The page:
#6

Thanks for uploading a pattern. To share it use the … icon at the end of the row and choose share.

The system is under constant development, all feedback is welcome.

Jason


#7

Grazie ora ho condiviso. Spero sia giusto Thank you Now I shared. I hope it is right Laura


#8

I uploaded a few more patterns, including one with increments. a few were very simple patterns that did not use a measurement file. I see the status “not parsed” next to those names. The others seem to have been parsed and a status showing the number of drawing objects and in one case the number of increments shows up. I have no particular need to share these, I just did it to help you test. Please let me know if I may be of further assistance


#9

Brilliant, thanks.

i’ll take a look at those that the system didn’t understand completely.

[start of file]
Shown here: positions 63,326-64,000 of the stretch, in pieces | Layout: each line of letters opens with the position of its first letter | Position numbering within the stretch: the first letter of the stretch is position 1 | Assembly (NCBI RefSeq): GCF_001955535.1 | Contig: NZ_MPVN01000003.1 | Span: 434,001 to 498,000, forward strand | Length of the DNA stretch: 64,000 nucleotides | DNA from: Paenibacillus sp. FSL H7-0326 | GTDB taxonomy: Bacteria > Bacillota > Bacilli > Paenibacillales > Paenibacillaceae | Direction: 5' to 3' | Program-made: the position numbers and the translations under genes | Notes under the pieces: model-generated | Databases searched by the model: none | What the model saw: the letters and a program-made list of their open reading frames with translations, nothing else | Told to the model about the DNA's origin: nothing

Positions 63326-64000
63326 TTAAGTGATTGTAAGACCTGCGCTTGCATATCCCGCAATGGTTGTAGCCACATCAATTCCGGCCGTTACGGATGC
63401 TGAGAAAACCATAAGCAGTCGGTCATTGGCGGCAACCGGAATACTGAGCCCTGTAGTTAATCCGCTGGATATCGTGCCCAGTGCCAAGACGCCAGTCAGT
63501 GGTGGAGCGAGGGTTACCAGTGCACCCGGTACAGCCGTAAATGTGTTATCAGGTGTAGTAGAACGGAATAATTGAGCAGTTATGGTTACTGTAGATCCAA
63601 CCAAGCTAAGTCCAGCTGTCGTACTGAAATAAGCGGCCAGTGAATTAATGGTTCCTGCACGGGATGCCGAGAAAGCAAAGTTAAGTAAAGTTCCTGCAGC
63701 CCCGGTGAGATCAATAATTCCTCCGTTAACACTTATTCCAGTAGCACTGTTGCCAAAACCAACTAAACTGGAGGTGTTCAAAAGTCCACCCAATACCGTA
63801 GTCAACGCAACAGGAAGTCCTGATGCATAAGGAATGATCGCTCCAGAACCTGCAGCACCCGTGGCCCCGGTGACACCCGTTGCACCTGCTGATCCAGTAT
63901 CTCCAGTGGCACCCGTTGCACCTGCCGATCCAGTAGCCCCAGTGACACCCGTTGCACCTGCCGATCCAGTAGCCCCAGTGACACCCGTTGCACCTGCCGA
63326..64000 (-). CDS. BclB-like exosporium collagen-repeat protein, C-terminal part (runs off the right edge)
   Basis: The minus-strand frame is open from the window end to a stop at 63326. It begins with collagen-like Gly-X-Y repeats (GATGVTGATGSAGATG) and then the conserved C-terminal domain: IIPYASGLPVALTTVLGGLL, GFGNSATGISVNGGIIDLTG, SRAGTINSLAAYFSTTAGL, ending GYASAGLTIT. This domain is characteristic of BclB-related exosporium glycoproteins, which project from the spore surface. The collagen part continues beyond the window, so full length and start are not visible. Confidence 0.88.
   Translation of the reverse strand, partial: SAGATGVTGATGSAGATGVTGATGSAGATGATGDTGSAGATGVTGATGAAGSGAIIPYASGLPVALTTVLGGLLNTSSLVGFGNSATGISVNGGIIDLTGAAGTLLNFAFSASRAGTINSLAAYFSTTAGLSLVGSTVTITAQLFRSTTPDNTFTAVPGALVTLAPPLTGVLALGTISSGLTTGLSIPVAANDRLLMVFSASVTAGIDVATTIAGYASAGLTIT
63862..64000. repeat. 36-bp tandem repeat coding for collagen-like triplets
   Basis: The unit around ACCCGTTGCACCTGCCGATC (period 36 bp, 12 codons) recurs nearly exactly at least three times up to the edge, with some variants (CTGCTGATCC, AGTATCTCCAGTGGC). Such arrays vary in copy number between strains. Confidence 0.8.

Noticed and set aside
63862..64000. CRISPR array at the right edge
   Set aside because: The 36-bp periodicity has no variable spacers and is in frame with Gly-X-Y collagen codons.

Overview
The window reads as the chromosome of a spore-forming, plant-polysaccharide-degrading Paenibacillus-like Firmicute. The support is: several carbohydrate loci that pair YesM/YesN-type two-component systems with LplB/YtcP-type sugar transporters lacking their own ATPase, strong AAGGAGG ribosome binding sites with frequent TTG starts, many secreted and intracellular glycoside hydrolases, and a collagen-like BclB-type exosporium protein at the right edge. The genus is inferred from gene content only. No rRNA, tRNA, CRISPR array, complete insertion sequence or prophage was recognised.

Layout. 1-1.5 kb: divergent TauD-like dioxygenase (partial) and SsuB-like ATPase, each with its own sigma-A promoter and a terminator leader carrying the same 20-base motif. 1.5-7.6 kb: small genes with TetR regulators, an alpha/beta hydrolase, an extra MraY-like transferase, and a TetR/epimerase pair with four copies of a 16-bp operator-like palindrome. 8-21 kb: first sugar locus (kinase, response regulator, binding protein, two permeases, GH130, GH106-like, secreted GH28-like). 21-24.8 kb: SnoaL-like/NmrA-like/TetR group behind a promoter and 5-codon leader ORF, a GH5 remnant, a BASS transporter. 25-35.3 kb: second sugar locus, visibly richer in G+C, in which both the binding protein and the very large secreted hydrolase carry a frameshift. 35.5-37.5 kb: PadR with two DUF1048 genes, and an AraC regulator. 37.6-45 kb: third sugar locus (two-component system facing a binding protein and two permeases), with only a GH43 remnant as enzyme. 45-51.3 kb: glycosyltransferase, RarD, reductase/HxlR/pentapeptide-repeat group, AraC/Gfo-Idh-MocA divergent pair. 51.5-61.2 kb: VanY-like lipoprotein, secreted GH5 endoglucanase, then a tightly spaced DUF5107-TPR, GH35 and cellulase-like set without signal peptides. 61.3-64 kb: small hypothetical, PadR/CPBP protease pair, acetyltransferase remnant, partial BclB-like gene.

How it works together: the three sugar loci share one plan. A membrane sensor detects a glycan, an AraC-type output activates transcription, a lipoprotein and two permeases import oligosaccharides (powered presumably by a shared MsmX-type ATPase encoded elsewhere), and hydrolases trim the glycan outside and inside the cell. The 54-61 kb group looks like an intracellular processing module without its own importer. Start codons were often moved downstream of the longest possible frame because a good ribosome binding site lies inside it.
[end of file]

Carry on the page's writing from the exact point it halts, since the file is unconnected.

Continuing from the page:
Cheers,

Jase


#10

What about pattern licenses ???

Who is is the site editor ???

What is the business model of this site ??? Look like a kind of Github store for pattern.

I will never upload my patterns to such site without any legal aspect. It is too easy to grab patterns and then to do business with them.

For me, the main advantage of Valentina is the GPL license.

Pattern is code, thus a web infrastructure like Github (or bitbucket etc.) should be more appropriate to share creative commons licensed patterns. At least as backend.


#11

Allowing people to specify a licence, including the various Creative Commons licences when they share patterns is important and is a planned enhancement. Perhaps this should go to the top of the list.

Sites like Github for sharing code are great, for conventional code which is written to be human readable. You cannot simply read the XML from a .VAL file and understand it though. The idea with this site is that it can present the Valentina pattern file in a human readable form. Ultimately this will hopefully include visualisation aspects so you can see how patterns written by others work for your measurements. So, yes, you are right, this is a bit like Github for patterns.